Vietnam put out 1 million tons of coffee in the 2010-2011 crop. However, more than 50 percent of the output was purchased by foreigners. The foreign businessmen have nearly controlled the domestic coffee price.
Especially, they took the actions to tarnish the good repute of Vietnamese enterprises, thus persuading international importers to shift to do business with them.
Domestic market controlled by foreigners
A report released by the Vietnam Cocoa and Coffee Association (Vicofa) showed that two years ago, the volume of coffee material collected by foreign businessmen on the domestic market only accounted for 15 percent of the total output. Meanwhile, the figure has risen to 50-60 percent.
Some 20 foreign coffee trade companies have been present in Vietnam, including the big names. This has made the competition in the domestic market get stiffer. In the past, Vietnamese coffee companies always had 100,000 tons in stock which were carried forward from the previous to the next crop. Meanwhile, they had no inventory volume in the 2010-2011 crop. However, foreign businessmen still had 350,000 tons in stock.
Do Ha Nam, Deputy Chair of Vicofa, said that Vietnamese companies are losing in the game in the home market. Vicofa earlier asked the Government to give support to help domestic enterprises to store coffee materials. However, as the proposal was refused, domestic enterprises had no other choice than sitting idle and letting foreign companies collect all materials.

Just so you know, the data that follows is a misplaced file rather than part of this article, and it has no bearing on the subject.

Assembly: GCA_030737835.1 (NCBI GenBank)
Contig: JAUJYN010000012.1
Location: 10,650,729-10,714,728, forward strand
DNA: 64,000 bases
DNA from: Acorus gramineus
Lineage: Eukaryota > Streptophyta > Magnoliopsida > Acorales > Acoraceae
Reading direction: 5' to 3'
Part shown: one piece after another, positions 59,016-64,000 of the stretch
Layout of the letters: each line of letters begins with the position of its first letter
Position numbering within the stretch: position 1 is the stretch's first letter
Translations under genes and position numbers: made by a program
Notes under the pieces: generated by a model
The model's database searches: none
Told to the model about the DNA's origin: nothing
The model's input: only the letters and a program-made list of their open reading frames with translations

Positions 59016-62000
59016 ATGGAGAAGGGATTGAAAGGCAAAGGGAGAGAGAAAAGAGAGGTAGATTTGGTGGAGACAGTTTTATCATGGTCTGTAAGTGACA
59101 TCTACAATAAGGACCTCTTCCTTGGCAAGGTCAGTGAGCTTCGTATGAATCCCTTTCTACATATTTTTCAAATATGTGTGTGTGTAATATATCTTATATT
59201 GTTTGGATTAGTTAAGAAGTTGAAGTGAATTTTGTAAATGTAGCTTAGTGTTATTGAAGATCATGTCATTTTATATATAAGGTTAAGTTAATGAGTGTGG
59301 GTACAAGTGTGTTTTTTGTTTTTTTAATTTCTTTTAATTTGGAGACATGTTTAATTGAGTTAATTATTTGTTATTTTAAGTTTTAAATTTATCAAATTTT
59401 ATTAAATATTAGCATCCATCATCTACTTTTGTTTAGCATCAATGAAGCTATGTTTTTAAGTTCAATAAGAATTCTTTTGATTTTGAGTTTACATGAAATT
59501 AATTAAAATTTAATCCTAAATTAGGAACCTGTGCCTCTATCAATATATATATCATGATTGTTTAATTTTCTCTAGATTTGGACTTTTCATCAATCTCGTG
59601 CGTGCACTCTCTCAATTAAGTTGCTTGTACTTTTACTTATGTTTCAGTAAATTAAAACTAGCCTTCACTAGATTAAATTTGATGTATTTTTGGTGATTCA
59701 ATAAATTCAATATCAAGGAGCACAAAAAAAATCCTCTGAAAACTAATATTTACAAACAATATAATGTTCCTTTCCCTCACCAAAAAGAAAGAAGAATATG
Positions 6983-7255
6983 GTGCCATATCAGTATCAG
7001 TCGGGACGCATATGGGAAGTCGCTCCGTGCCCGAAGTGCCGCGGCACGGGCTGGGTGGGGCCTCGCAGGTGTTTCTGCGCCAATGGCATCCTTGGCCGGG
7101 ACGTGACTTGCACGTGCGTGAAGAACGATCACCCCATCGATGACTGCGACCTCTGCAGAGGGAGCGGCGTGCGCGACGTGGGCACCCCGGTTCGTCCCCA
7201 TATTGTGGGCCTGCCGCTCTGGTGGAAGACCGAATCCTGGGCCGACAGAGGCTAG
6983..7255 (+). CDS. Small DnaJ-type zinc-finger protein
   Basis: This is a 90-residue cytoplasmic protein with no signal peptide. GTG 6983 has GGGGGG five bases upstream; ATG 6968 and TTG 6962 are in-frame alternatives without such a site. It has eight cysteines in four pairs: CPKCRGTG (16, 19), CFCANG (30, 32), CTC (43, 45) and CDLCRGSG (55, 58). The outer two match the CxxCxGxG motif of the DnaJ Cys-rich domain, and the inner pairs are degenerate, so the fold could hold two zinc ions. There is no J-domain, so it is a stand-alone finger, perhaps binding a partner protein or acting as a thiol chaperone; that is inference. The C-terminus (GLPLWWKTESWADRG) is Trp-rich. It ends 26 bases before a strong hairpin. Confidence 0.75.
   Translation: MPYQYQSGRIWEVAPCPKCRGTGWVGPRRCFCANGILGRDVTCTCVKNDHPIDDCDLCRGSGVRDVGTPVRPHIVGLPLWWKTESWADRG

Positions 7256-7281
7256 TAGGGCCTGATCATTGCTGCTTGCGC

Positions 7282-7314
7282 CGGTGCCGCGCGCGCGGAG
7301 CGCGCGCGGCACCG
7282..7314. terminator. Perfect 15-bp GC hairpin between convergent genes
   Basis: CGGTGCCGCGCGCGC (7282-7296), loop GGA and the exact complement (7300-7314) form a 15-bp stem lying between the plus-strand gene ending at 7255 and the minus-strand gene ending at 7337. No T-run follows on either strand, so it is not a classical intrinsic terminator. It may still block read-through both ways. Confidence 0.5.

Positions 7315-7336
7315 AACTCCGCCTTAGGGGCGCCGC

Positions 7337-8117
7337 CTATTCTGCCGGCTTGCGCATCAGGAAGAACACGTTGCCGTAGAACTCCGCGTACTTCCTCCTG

Foreign companies once had to rely on domestic companies to collect materials. However, they now can bully domestic enterprises. The problem is that foreign companies now can collect coffee materials directly from farmers, no need to go through domestic intermediaries.
Commercial banks have agreed to provide loans
Vicofa said that domestic enterprises need to collect 300-400,000 tons ofmaterials in order to be capable to regulate the market. Meanwhile, the volume of just tens of thousands of tons would make nothing.
Chair of Vicofa, Luong Van Tu, has informed that Vicofa has reached agreements with Agribank and Military Bank on providing loans to coffeeenterprises. Both of them have agreed to provide the loans big enough to helpcoffee companies to store at least 300,000 tons of coffee in the next crop. It is estimated that 15 trillion dong worth of capital would be disbursed, of which 5 trillion dong would fund the export contracts, while 10 trillion dong would help collect and store materials. The reasonable time for collecting and storingmaterials would be from November 2011 to January 2012.
The information about the loans has made domestic coffee companies excited. Vicofa believes that with the support of the banks, domestic companies will be able to compete with foreigners in the next crop, to commence from November 2011.
To date, 16 Vietnamese enterprises have registered to collect coffee materialswith the volume of up to 425,000 tons.
Nam has affirmed that with the capital sources, domestic enterprises will be in no way inferior to foreign ones.
In general, the prices of coffee materials have low prices at the beginning of the crop. Farmers try to bargain away coffee for fear that the prices may go down further. Therefore, foreign companies always try to collect materials at that moment, when the prices are still low. Meanwhile, domestic companies do not have capital to collect materials at that moment.
Vicofa thinks that the total output in the 2011-2012 would be 1.1-1.2 million tons, of which 1 million tons will be exported. Tu has stressed that Vietnamesecoffee companies need to reorganize their operation, or they will lose in the competition with foreigners.